The “art establishment” has fully embraced the non-artistic genre of “idea art” exemplified by a banana duct taped to a wall or Andy Warhol’s film Empire, consisting solely of a stationary camera filming the Empire State Building from sundown to sunrise, and whose goal, paraphrased from Warhol was, “to waste time.” Or “performance art” by some “artist” sitting on a platform in a museum for 8 hours at a time. So if you’re a real artist who, you know, actually draws or paints things, you’ve already lost your shot at being in a prestigious art museum. Comfort yourself with the knowledge that, during his lifetime, Van Gogh used to trade his paintings for food, so starving artist is not just an expression, and certainly not a commentary on the quality of your work.

All this borrowing, stealing, plagiarizing, or whatever you want to call it is nothing new however. Before the digital age, there was one drawing of an attacking tiger that became so iconic, it was used dozens of times in different works by different artists with only minor variations. In fact, the word icon comes from the Orthodox Church where each icon has a particular set of symbols that must be included and be almost identical in their depiction, allowing only minor variations for the artist’s individual take on it.

Many years ago, most artists could not even learn to log onto a computer and had only disdain for anyone trying to make art with a computer. Different brushes, muscle memory to do brush strokes, mixing paints, etc. were the tools of artists. Computers were for science geeks. Then some artists learned to program and created PhotoShop. Today, is using a rendering tool like DAZ3D with which you can create 3D models of people and pose and repose them with the computer program’s knowledge of how human anatomy works cheating? Or is it just taking some of the drudgery out of the true artistic talents like reshaping a face or generating an interesting point of view and creative lighting? If anybody with a chainsaw can cut down timber like Paul Bunyan, is there no room for heroes (or true artists) anymore? I say it’s better to learn what new tools might be useful, and make them the tools of true artists, maybe even teaching others how to use them to create real art along the way. After all, I don’t think any of us want to go back to digging in the ground to make our materials like those at Lascaux did.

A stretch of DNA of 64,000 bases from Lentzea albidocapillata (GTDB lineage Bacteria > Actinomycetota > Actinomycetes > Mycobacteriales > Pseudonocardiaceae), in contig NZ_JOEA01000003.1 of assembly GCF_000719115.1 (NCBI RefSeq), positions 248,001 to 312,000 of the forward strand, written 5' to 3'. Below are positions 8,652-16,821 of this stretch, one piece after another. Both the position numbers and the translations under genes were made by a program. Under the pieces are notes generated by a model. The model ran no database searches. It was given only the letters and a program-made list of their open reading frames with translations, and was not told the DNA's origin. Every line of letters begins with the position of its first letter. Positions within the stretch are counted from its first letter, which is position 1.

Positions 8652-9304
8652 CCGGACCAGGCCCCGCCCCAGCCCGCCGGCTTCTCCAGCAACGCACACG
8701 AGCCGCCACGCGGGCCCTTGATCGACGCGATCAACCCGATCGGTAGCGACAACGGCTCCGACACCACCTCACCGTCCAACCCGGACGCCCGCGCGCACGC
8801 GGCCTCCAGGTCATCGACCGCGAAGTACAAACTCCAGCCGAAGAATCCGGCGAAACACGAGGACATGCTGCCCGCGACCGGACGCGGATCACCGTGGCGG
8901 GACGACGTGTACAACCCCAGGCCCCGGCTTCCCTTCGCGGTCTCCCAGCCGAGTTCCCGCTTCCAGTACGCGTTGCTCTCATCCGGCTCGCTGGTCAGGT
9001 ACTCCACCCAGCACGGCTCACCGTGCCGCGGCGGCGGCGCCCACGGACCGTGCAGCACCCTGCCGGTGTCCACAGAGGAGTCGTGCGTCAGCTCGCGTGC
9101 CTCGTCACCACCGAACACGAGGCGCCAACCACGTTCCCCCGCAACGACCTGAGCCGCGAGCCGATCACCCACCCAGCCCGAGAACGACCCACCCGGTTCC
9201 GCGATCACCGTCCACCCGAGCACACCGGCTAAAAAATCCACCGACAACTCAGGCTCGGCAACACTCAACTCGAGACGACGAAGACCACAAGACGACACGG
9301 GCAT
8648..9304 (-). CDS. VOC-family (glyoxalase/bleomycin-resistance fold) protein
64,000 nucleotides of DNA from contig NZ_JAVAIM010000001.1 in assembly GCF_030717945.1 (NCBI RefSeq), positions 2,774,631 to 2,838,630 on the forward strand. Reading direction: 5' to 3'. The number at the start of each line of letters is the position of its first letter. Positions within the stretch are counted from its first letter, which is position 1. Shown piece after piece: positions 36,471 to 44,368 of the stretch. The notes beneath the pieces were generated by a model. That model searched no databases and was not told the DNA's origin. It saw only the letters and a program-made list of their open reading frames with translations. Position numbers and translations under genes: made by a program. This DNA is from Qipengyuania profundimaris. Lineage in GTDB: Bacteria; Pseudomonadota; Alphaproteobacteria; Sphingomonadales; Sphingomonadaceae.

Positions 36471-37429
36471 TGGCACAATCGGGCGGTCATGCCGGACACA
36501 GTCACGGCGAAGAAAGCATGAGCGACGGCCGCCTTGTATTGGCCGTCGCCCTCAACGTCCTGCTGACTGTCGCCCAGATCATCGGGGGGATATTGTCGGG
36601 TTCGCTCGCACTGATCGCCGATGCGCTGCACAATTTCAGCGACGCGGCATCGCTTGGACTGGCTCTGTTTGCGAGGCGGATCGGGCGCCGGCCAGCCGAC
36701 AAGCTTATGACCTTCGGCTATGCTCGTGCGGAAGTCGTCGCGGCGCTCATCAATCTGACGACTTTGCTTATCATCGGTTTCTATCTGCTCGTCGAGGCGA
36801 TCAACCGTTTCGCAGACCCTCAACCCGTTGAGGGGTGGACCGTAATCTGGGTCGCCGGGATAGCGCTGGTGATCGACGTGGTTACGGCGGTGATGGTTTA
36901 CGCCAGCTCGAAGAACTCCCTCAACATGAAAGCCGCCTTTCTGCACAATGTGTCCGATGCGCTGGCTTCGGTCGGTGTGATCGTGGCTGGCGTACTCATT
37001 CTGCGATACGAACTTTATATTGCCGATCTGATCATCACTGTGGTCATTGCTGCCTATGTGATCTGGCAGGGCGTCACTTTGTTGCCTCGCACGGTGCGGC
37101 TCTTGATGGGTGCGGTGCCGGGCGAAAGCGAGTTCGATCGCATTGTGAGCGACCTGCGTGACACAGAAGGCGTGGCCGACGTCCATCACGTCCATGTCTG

There will always be a place for true artists, but you have to decide if you’re in the business of making the best food for a small group of rich and discerning customers like The French Laundry, or in the business of getting rich by serving mediocre but acceptable food to hundreds of millions like McDonalds. Fast art is not your competitor, it’s in a whole different business that just superficially seems like yours, and fortunately or not, like the chainsaw it’s not going away.

UPDATE: Since I mentioned in passing Google’s use of captcha to train it’s AI, the latest news from the world of AI research is that your robot vacuum is spying on you. Your “smart” devices are finking on you!

3 responses to “AI & Art”

  1. I don’t feel it is bad or good unless used to impersonate another artist. If used to create art than it is just another meium such as oil paint or clay or stone. Let’s see what future art looks like.


  2. There is currently a very strong reaction against AI art, but nothing new under the sun, your article is spot on. As artist we will have to adapt, maybe find a way to leave the tedious work for the AI, while the human will add a special twist into a dull artwork and give it magic?!


  3. interesting